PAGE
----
Are Palestinian Arabs actually Jewish?

This story is really going to irritate some people.

An Israeli, Tzvi MiSinai, has accepted upon himself the mission of investigating the Jewish roots of the Palestinians. He believes that many Palestinians have Jewish ancestors: “In our search for the lost Ten Tribes in India and Afghanistan, we seem to have forgotten to look for their descendants in our very own backyard.”

Oddly enough, MiSinai’s thesis makes some sense, tying together three points:

* The Arab legacy of jihad, conquest, and forced conversion. When the Arab armies burst out of the Arabian peninsula in the Middle Ages, conversion to Islam among the conquered peoples was, shall we say, “strongly encouraged.” In the Land of Israel, the Jewish remnant would have been subjected to such conversionary pressures, both at the time of the original Muslim conquest of the Land, and later.

* The DNA evidence that Jews and Palestinians are closely related genetically. (However, one review of the evidence concludes that “this close genetic relationship probably stems from pre-Judaic times, rather than any more recent conversion of Palestinian Jews to Islam.”)

* And of course, the testimonies that MiSinai and others have collected from Palestinians about their Jewish family traditions. A leader of the Sawarka Bedouin tribe said: “They are all Jewish . . . They had no choice but to convert; this was centuries ago. . . I remember my mother and grandmother wouldn’t light fire on Sabbath, and they had a special mikveh [ritual bath] . . . .” In another Bedouin village they recall tearing their clothes and sitting shiva [mourning] for seven days as Jews do, not three days as Muslims do. Muhammed Asmalem said: “Our elders tell us that our forefathers came to this land during the Spanish Inquisition, via Morocco. They settled in Ramle. Then the Mamluks forced them to convert to Islam, and they moved to the South Hevron area. . . . If the Jewish community would be willing to receive us today, we would join them with great enthusiasm.”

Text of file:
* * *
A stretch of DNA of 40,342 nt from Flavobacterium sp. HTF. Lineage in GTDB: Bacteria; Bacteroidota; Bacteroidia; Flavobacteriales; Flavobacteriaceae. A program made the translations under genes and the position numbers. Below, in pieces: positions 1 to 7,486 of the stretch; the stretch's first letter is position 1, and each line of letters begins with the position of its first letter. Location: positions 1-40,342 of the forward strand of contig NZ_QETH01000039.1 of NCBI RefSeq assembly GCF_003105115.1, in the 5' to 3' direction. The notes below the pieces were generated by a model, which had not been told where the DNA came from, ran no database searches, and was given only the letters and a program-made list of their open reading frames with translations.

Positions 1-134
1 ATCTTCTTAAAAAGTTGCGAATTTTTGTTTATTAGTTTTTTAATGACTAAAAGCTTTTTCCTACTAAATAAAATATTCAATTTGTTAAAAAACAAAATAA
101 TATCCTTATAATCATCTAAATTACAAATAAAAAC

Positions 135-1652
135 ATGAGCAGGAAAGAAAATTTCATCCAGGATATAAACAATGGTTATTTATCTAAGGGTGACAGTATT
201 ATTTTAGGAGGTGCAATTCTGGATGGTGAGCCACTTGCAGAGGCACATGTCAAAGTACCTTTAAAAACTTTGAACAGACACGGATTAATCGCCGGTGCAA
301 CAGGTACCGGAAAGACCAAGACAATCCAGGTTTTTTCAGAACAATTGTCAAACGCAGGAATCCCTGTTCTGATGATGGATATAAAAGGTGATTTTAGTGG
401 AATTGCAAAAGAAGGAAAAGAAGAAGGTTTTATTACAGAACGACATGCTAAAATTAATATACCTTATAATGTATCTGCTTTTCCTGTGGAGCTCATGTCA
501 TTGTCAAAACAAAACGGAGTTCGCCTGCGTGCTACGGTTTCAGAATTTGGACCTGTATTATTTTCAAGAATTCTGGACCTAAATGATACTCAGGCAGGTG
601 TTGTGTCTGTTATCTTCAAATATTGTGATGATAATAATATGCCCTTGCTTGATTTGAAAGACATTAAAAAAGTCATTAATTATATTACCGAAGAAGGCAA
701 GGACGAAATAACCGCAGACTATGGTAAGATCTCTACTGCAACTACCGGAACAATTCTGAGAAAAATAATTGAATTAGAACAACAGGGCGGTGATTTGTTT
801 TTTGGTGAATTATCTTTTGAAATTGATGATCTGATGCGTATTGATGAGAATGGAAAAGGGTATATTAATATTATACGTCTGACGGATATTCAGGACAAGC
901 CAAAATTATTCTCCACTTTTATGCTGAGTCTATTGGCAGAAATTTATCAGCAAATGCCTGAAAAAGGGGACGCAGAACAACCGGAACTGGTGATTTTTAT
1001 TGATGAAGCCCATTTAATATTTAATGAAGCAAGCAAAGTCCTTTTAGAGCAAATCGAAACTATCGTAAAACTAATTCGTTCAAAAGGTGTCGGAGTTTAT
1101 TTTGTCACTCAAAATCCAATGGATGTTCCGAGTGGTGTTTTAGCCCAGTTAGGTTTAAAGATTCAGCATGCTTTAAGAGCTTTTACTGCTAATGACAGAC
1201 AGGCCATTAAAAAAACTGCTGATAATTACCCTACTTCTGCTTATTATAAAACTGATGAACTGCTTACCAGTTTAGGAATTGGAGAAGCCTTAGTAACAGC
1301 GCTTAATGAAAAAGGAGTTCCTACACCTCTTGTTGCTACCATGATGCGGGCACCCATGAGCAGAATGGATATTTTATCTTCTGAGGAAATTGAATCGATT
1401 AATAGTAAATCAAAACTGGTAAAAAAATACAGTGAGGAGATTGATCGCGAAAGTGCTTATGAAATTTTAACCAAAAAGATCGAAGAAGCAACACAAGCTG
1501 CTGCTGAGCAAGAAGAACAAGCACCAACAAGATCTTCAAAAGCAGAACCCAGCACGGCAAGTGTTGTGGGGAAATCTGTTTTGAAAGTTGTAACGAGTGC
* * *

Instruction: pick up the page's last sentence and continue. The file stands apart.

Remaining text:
We have to say that the matter is far from proved. But we also have to say that it’s an utterly fascinating possibility.

It is hard to imagine the Palestinians embracing the idea that they are in fact Jews. Especially since the Oslo period, anti-Semitism has become very widespread. Slurs like Jews are the sons of pigs and monkeys, are colonialist invaders, or are trying to harm the Palestinians through poisoned wells, specially-bred rats or aphrodisiacal chewing gum are regularly featured in public discourse. Calls for genocide are distressingly common, as in this hadith quoted in the Hamas Charter: “The Day of Judgment will not come about until Moslems fight the Jews (killing the Jews), when the Jew will hide behind stones and trees. The stones and trees will say O Moslems, O Abdulla, there is a Jew behind me, come and kill him.”

It would hardly be easier for the Israelis. Could they relate to Palestinian Arabs as fellow Jews after generations of warfare and hostility? After years of rejecting a Palestinian “right of return,” it would be a kick in the head if they come in under Israel’s Law of Return anyway.

But the most likely consequence of MiSinai’s efforts: Nothing. Palestinians won’t abandon their hatred of the Jews (perhaps giving fresh meaning to “self-hating Jews”). The Israeli religious establishment would be very wary of a mass “return” of Palestinian Arabs. The increasingly dominant Islamists in Palestinians society would make life very hard for anyone converting from Islam to Judaism (apostasy is subject to the death penalty in Islam) The obstacles are higher than Mount Hermon.

Still, it’s a lovely dream. If the Palestinians renounced Islam and sincerely adopted Judaism en masse, the “two-state solution” versus “one-state solution” argument would become moot. The Palestinian war against the Jews would end with the Palestinians joining and enriching the eternal quarrels of the Jews among themselves. Maybe Peace Now and J Street could work this angle, and lay off their fixation on Jewish settlements.
(Tags: Israel, Palestine, Arab Jews)


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